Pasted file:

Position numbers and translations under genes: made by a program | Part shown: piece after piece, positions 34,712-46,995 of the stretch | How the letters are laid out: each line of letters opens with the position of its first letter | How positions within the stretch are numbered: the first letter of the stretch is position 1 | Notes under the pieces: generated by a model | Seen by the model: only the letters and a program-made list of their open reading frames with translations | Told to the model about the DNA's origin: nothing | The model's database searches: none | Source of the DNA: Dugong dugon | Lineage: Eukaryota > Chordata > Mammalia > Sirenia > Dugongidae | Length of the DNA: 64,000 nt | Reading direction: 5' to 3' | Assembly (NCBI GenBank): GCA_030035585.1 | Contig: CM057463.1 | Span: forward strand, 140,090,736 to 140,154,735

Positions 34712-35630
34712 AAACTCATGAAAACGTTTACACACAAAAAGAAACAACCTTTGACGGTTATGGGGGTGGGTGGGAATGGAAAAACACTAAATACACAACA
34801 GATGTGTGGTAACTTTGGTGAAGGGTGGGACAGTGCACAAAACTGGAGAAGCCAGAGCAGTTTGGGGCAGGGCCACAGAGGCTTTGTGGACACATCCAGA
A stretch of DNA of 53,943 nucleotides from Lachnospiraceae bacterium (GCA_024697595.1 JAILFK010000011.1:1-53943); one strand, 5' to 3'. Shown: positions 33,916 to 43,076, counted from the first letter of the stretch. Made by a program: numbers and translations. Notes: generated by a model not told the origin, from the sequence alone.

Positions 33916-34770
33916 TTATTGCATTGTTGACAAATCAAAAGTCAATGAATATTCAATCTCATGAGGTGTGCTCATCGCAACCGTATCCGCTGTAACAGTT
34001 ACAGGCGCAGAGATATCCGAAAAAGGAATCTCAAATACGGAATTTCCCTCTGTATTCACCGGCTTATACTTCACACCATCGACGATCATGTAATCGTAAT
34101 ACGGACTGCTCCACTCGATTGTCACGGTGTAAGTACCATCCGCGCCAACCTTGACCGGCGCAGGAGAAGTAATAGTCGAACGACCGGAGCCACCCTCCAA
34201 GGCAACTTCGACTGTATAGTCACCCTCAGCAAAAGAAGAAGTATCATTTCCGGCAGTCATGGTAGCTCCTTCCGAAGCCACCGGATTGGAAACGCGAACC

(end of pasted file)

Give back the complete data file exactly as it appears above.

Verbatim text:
Position numbers and translations under genes: made by a program | Part shown: piece after piece, positions 34,712-46,995 of the stretch | How the letters are laid out: each line of letters opens with the position of its first letter | How positions within the stretch are numbered: the first letter of the stretch is position 1 | Notes under the pieces: generated by a model | Seen by the model: only the letters and a program-made list of their open reading frames with translations | Told to the model about the DNA's origin: nothing | The model's database searches: none | Source of the DNA: Dugong dugon | Lineage: Eukaryota > Chordata > Mammalia > Sirenia > Dugongidae | Length of the DNA: 64,000 nt | Reading direction: 5' to 3' | Assembly (NCBI GenBank): GCA_030035585.1 | Contig: CM057463.1 | Span: forward strand, 140,090,736 to 140,154,735

Positions 34712-35630
34712 AAACTCATGAAAACGTTTACACACAAAAAGAAACAACCTTTGACGGTTATGGGGGTGGGTGGGAATGGAAAAACACTAAATACACAACA
34801 GATGTGTGGTAACTTTGGTGAAGGGTGGGACAGTGCACAAAACTGGAGAAGCCAGAGCAGTTTGGGGCAGGGCCACAGAGGCTTTGTGGACACATCCAGA
A stretch of DNA of 53,943 nucleotides from Lachnospiraceae bacterium (GCA_024697595.1 JAILFK010000011.1:1-53943); one strand, 5' to 3'. Shown: positions 33,916 to 43,076, counted from the first letter of the stretch. Made by a program: numbers and translations. Notes: generated by a model not told the origin, from the sequence alone.

Positions 33916-34770
33916 TTATTGCATTGTTGACAAATCAAAAGTCAATGAATATTCAATCTCATGAGGTGTGCTCATCGCAACCGTATCCGCTGTAACAGTT
34001 ACAGGCGCAGAGATATCCGAAAAAGGAATCTCAAATACGGAATTTCCCTCTGTATTCACCGGCTTATACTTCACACCATCGACGATCATGTAATCGTAAT
34101 ACGGACTGCTCCACTCGATTGTCACGGTGTAAGTACCATCCGCGCCAACCTTGACCGGCGCAGGAGAAGTAATAGTCGAACGACCGGAGCCACCCTCCAA
34201 GGCAACTTCGACTGTATAGTCACCCTCAGCAAAAGAAGAAGTATCATTTCCGGCAGTCATGGTAGCTCCTTCCGAAGCCACCGGATTGGAAACGCGAACC